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Ribbon Microphone

The classic “ribbon” microphone that became an icon of radio broadcasting-RCA’s model 44A- was a hefty 8-pound device introduced in 1931. Unlike conventional microphones, in which air pressure from sound waves moves a diaphragm to produce an electrical signal, in a ribbon microphone, a tiny piece of foil hovering between two magnets created a signal when it moved in response to air velocity. Ribbon microphones’ warm sound worked particularly well with a singer’s or broadcaster’s voice, and they were uniquely useful in radio drama, as Bose fellow William R. Short of Bose Corp. in Framingham, Mass., explains. “They have this figure-eight pattern-they accept sound from the front and back, while rejecting sound from the sides.” As a result, actors at different positions around the microphone could sound as if they were far apart, even in different rooms.

The 44A was too bulky for widespread use in television and wasn’t effective outside the studio because wind gusts could blow the foil from between the magnets. Yet ribbon microphones remain popular today “because their unique transparent sound quality was better than carbon and early condenser microphones,” says audio engineer Bob Speiden, whose own ribbon microphones, developed in the 1980s, are still manufactured by Royer Labs.


Long before Microsoft Word’s talking paper clip started bending users out of shape, there was a feature-rich but trusty word processor: WordStar. According to telecommunications columnist John Dvorak, Rob Barnaby programmed the first version, released in 1979, in assembly language in four months, a feat that some at IBM later estimated was equal to 42 years of effort by a normal programmer. WordStar was the first word processor to compute page breaks on the fly. It introduced a new way of moving up, left, right or down in a document, by pressing control-E, S, D or X. Variants of this “WordStar diamond” (named for the arrangement of those keys) are still used in some programmers’ text editors today. WordStar also offered handy letter-transposing key commands and a view of the document that looked much like the final printout.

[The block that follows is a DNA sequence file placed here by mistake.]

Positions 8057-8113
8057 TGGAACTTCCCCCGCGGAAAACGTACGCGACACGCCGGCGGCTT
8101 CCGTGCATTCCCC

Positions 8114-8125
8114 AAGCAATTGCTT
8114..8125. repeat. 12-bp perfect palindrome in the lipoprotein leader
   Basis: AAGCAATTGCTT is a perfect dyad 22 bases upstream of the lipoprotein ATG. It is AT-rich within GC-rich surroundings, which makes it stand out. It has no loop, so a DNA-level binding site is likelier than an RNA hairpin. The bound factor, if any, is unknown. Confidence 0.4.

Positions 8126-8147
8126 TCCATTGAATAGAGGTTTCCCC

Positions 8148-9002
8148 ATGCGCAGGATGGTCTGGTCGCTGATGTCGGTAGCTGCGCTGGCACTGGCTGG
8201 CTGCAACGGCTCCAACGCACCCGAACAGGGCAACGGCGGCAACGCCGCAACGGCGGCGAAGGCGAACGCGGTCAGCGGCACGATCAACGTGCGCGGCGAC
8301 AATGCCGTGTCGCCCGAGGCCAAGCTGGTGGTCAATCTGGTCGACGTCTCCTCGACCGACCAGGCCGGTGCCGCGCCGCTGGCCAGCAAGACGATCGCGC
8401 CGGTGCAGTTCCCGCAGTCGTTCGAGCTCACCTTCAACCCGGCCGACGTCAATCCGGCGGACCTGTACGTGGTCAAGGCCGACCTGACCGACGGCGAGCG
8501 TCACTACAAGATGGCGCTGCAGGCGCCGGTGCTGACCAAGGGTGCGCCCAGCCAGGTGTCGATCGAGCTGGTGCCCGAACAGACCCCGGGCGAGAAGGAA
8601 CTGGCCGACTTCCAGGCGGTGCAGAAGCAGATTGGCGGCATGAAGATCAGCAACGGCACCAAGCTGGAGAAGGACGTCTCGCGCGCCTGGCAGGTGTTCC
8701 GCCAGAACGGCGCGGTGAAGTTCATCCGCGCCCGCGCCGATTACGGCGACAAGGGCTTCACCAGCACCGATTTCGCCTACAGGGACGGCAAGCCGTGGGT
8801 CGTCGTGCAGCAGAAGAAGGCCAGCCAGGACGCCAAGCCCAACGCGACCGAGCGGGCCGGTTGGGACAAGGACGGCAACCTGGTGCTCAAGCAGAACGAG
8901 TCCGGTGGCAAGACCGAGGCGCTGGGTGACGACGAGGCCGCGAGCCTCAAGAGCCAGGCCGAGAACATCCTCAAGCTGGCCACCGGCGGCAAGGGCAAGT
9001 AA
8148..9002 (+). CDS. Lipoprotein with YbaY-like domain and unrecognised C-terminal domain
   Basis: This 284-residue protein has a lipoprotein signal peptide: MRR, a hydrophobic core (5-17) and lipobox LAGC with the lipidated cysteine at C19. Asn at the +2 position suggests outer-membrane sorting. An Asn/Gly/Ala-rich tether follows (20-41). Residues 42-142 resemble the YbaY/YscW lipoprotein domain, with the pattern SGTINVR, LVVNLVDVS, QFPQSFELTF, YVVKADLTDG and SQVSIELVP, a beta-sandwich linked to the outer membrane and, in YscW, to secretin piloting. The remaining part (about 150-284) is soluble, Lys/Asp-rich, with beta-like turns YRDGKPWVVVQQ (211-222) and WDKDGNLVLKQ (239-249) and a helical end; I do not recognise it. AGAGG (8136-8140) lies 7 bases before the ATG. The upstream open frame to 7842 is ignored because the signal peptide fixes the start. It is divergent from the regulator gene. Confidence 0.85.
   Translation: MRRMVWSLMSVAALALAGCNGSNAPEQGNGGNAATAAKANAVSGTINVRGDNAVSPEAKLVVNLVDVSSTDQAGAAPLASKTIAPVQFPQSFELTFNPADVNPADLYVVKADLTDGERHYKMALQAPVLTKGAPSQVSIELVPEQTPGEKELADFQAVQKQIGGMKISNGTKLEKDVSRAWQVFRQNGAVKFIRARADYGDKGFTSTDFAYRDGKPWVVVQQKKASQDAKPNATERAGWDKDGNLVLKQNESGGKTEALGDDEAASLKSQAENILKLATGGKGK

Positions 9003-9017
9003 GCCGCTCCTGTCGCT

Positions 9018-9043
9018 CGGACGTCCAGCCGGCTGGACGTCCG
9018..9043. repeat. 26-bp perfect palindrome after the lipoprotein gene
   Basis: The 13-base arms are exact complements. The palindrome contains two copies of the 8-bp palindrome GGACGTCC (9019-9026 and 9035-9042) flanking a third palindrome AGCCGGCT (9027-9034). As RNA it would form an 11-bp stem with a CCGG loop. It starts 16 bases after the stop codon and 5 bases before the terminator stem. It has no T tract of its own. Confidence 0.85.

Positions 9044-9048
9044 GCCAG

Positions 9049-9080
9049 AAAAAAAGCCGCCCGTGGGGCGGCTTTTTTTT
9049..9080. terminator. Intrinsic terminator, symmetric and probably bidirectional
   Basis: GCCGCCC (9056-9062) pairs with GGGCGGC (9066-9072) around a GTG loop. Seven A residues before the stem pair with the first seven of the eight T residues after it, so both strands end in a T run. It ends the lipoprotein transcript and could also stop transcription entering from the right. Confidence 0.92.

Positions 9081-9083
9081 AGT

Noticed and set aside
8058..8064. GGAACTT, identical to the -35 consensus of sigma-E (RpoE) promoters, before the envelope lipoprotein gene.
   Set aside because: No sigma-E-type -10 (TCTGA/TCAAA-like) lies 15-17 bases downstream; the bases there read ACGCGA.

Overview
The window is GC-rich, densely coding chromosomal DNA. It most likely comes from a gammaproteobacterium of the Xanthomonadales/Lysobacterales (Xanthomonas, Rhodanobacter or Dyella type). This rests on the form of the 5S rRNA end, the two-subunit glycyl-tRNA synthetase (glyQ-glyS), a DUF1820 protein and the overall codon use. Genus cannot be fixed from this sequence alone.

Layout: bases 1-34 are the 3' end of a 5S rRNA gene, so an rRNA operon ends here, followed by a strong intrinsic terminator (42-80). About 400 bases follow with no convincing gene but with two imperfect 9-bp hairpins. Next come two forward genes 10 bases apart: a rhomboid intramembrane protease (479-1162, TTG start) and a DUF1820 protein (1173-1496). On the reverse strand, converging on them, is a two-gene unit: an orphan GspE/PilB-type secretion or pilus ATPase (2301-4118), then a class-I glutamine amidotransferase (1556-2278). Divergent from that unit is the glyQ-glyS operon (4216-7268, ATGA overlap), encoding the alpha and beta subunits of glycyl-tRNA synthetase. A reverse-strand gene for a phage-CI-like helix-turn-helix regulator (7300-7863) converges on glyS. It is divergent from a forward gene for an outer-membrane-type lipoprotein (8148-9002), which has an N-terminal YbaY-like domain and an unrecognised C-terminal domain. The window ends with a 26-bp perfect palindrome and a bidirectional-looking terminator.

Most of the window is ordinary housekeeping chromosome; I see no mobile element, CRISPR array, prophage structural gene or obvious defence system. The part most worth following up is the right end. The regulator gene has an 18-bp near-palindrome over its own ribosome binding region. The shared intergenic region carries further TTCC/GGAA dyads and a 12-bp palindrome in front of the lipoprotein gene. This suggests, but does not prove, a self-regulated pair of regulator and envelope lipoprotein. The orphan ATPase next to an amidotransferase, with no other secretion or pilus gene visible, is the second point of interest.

By 1984, WordStar International was the country’s largest software company, but WordStar2000, released in 1985, fared poorly against rival WordPerfect, and the company fell from its lead position. Still, WordStar laid the groundwork for today’s WYSIWYG, or “what you see is what you get,” systems. Perhaps its simplicity relative to today’s word processors is a virtue rather than a defect: A present-day WordStar Users Group testifies that the influential early application is still in use.

Edison’s Wax Cylinder

Audiophiles lament the passing of vinyl, which they perceive as having a richer sound than the compact disc. But the recorded disc (first made of vulcanite, then shellac and finally vinyl) was in its own day an upstart technology, elbowing out a superior medium for recording sound: the soda-can-shaped wax cylinder first manufactured by Thomas Edison in 1877. Edison chose to produce wax cylinders instead of discs because they were technically superior. In his book The Invisible Computer, technology-design guru Donald A. Norman explains that, with the cylinder, “each part passes under the stylus at the same speed. With discs, the outside edge moves past the stylus more rapidly than the parts near the center, and so the sound at the center deteriorates.” Another plus: People could make their own recordings on wax cylinders, while records were read-only.

Despite their technological virtues, Edison’s wax cylinders failed in the marketplace early in the century. RCA, which championed discs, rounded up a more recognizable group of recording artists. Records were also easier to stamp out en masse. Norman points to Edison’s cylinders as the principal example of a superior technology defeated by one that was inferior but “good enough.” Although the last cylinders were manufactured in 1929, the year Edison’s company closed, the band They Might Be Giants went to the Edison National Historic Site in New Jersey to record “I Can Hear You,” a track of their 1996 album Factory Showroom, on wax cylinder.

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